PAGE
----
A few years ago I spent a couple of weeks in Oaxaca, the Mexican city famous for its mole sauces. Of course, I ate more than my share of them!–and of the seven different traditional Oaxacan moles, mole negro became my favorite. Since then, I’m occasionally tempted to order chicken mole in restaurants, but I never really believe I’m as well fed as I was there.
Enter chef and cooking instructor Suzanne Hunter! (–that’s her in the white chef’s jacket). Last week I attended her Mexican cooking class (offered through Bon Vivant School of Cooking), and unbelievably, chicken with mole negro was just one of five different traditional Mexican dishes that we made. Why “unbelievably?”–traditional mole negro is very complex, and she doesn’t stray far from that path: her version has 27 different ingredients (five different kinds of dried chile!), and just about as many steps. As if that wasn’t enough!–We also made tamales, shrimp with tomatillo sauce, and two flans. But let’s talk about the showpieces!–the mole and tamales.
Authentic Mexican food wraps you up in its fragrances and flavors like a warm serape. I grew up in South Texas eating standard Tex-Mex fare, and I still love it and cook it all the time. But “cooking Mex” with traditional techniques and ingredients takes you to an entirely different world. I can’t walk you through all the details here (it would be a chapter, not a post, and anyway the recipes are Suzanne’s, not mine!), but let’s take a quick tour just to give you a feel for the (laborious!) process.
To make the mole, first you have some prep to do. To start, make about 10 cups of homemade chicken broth. (If you go with a store-bought product here, why not just buy a mole mix and save yourself the rest of the day?) Next, you are going to split your chiles (that’s about 25 separate pieces to work with), take out the seeds, and toast the pods. Then, after soaking the toasted chiles, puree them and press them through a strainer (then repeat). Now toast the seeds and give them the same treatment. Next, you toast your spices and grind them up fine.
Moving on to your aromatics, sauté your onion and garlic. Do the same to the tomatoes, tomatillos, herbs, and raisins, and puree them too. Toast the nuts (four different kinds). Then puree the nuts with the seeds you toasted earlier, and add enough broth to make a paste. Do the same to a banana and some fried bread.
Next you begin to layer your separate pastes and purees into the pot with broth, cooking each before adding the next, until you have a thick, dark sauce. Finally, you add the chocolate and cook until the sauce coats the back of a spoon. Done! We had it over poached chicken–delicious.
I’ve actually left out lots of detail! But I hope you’ve gotten a feel for the meticulous layering of flavors that goes into an authentic mole. If you want to make it, search on “authentic mole“–I found a couple of similar recipes. Or, find the best, most traditional restaurant you can and order it there!
Compared to the mole, the tamales were a slam-dunk! (And there are good recipes out there in blog-ville.) We used fresh masa and freshly rendered lard to make the dough. To assemble, you spread a small amount of the dough on a banana leaf or corn husk, add a bit of shredded pork and a dollop of mole, and fold them up! Then you steam them for say an hour and a half. You can make homemade tamales easily; invite a couple of friends over, maybe whip up a batch of margaritas, and get an assembly line going! Make sure to make enough to eat now, with more to freeze for next time.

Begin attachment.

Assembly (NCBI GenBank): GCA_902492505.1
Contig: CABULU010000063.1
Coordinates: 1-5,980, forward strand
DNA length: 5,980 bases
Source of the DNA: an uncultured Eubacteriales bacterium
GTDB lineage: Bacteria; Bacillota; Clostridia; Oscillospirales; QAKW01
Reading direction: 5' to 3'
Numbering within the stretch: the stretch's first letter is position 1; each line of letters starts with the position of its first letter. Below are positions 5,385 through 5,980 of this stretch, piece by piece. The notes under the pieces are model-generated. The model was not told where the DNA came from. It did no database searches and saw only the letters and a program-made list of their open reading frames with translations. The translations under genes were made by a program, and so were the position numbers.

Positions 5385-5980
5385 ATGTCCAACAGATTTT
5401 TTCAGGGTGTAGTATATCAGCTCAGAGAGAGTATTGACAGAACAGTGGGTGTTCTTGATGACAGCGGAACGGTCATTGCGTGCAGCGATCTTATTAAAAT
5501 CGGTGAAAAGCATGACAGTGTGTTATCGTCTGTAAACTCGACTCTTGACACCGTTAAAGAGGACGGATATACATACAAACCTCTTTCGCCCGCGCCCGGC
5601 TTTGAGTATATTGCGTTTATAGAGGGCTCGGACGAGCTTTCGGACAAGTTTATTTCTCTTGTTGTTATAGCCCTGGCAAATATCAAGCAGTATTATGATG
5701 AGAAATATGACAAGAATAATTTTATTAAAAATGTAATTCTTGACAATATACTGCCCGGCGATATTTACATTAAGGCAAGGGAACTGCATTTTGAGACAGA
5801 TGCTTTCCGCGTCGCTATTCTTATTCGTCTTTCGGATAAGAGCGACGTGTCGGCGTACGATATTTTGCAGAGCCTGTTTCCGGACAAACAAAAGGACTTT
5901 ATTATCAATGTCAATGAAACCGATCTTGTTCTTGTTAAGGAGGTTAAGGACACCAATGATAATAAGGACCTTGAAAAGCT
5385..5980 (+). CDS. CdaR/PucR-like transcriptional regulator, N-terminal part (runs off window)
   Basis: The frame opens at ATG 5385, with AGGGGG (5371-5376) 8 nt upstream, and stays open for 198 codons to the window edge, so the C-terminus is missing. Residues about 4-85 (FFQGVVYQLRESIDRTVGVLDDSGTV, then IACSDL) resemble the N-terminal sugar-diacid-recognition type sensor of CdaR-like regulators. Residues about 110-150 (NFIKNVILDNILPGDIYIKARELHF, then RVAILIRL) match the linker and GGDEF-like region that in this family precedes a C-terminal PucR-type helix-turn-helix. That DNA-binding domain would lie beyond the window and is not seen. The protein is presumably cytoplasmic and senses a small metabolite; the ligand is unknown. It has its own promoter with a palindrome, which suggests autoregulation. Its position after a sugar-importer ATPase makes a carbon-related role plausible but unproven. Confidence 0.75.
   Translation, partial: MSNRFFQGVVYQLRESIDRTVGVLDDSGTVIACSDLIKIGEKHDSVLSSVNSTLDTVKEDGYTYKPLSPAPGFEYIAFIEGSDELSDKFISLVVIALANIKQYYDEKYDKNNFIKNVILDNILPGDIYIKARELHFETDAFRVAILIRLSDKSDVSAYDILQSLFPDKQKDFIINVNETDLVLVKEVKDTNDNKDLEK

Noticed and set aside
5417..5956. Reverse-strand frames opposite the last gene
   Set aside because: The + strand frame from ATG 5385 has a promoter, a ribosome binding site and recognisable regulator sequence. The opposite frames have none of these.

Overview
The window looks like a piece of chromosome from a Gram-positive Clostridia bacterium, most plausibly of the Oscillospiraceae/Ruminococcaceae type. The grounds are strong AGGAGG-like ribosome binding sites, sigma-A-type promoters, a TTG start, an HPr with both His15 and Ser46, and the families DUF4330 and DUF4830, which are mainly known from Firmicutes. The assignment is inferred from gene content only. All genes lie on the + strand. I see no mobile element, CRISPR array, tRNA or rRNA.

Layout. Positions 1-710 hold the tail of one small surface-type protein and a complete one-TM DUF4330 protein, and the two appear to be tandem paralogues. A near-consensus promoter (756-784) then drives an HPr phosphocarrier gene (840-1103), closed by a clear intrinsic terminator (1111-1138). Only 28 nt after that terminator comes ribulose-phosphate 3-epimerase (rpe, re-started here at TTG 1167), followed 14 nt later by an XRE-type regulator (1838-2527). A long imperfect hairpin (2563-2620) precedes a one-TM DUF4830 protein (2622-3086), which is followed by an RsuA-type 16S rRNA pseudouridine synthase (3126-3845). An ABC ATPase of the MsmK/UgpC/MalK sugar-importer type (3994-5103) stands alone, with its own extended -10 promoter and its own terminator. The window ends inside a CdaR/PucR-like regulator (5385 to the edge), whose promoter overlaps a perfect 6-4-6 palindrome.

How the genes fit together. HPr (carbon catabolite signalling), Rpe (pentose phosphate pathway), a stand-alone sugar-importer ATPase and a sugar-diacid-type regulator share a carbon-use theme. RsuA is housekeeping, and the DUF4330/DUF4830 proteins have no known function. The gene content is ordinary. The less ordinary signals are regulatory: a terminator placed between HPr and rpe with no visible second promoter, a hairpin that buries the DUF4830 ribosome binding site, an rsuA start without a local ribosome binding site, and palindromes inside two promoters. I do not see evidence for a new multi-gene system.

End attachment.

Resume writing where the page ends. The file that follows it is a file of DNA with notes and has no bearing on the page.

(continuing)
So, finally getting back to the title for this post, I’m guessing that by now you have a pretty good idea why I say that cooking authentic Mexican cuisine is all about your larder. Let’s review. For whole chiles, we had Pasilla Negros, Guajillos, Chilhuacles, Mulattos, and Chipotles. We had Mexican cinnamon (true canela, not cassia bark), Mexican oregano, and Mexican unsweetened chocolate (Ibarra is one brand). The broth recipe called for adding the chicken’s feet. The flan recipe asked for Mexican brown sugar, called “piloncillo” for its cone shape, but also known as panela or panocha. The tamales called for fresh masa (although masa harina works), plus banana leaves or corn husks.
Wait!–Don’t click yet! Let’s talk. Lard is rendered pork fat. It has less cholesterol than butter (and a higher ratio of good cholesterol), and it has the same good fatty acid as olive oil. Suzanne completely convinced me that lard is a good ingredient, but don’t believe us!–Google it yourself. The tub of lard (I know, I know) that you buy at the grocery store is hydrogenated, so it is better to home-render some. (Suzanne home-rendered the lard that we used to make the tamales.) I haven’t tried to do it yet, but I will soon and write it up for you. Unless lard is a dietary taboo for you, I hope you’ll give it a try; it also does magic things for re-fried beans and (my baker friends tell me) for pastries and pie-crusts.
Suzanne gave us some leads on Mexican grocers in this area; it may take some research, but I bet you can find at least one in your area too. If not, a quick search will turn up a range of mail-order suppliers.
And if you are really lucky, you’ll find a great cooking instructor with the same total respect for ethnic culinary traditions that we’ve got in Suzanne!